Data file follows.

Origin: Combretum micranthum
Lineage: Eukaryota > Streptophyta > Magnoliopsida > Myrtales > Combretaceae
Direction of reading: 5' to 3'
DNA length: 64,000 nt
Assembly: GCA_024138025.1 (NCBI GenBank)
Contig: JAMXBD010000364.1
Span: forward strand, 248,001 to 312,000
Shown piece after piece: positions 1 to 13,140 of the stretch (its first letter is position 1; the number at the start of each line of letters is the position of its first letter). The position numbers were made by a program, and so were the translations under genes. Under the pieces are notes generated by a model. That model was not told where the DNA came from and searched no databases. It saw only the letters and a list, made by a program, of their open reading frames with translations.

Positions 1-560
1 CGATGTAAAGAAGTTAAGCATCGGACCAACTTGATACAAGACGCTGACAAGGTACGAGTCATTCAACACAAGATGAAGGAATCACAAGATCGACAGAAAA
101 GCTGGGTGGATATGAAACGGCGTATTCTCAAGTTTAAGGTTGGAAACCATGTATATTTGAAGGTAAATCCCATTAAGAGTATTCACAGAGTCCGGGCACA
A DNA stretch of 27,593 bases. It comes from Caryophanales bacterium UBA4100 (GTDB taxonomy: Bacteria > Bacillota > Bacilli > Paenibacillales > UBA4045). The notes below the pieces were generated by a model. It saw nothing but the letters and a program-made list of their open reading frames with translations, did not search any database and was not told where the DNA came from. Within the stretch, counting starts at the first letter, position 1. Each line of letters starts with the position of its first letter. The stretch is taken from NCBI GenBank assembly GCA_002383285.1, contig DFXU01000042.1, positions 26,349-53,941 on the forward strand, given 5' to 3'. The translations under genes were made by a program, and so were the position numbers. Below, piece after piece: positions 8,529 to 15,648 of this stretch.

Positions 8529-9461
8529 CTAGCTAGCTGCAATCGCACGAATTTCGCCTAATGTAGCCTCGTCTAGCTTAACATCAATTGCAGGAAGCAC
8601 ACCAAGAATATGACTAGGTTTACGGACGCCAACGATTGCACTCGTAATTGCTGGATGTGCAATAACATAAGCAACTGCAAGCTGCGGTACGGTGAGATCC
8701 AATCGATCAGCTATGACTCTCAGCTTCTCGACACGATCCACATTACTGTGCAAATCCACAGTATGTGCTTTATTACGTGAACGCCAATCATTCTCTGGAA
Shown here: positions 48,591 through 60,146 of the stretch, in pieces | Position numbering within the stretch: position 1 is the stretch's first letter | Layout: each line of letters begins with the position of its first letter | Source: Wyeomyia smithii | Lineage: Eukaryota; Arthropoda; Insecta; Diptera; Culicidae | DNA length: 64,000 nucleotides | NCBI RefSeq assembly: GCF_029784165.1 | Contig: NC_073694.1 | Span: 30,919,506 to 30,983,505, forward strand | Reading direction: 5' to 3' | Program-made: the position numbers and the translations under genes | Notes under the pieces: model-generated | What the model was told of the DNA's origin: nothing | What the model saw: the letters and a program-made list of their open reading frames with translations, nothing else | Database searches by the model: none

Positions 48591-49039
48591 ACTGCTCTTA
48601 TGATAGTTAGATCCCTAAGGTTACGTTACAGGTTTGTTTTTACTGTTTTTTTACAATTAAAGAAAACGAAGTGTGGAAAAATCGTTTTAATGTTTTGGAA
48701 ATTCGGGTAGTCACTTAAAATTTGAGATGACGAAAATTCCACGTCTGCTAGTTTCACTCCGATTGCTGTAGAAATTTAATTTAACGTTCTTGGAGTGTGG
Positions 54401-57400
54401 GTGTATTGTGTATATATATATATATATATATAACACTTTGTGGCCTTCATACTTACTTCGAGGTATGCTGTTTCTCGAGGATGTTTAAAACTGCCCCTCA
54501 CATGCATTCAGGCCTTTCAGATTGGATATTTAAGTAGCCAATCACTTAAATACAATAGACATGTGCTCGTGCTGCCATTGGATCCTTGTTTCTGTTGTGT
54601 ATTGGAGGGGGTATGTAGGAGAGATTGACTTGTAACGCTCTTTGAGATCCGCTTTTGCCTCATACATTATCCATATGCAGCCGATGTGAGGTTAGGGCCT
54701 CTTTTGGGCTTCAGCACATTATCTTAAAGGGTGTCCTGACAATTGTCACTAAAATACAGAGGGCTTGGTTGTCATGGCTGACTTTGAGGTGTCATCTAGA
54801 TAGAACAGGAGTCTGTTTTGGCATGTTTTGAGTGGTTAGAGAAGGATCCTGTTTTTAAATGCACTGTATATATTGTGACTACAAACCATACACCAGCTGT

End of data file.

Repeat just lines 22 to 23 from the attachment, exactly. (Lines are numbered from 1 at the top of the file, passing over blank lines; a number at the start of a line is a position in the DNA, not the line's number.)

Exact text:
Positions 54401-57400
54401 GTGTATTGTGTATATATATATATATATATATAACACTTTGTGGCCTTCATACTTACTTCGAGGTATGCTGTTTCTCGAGGATGTTTAAAACTGCCCCTCA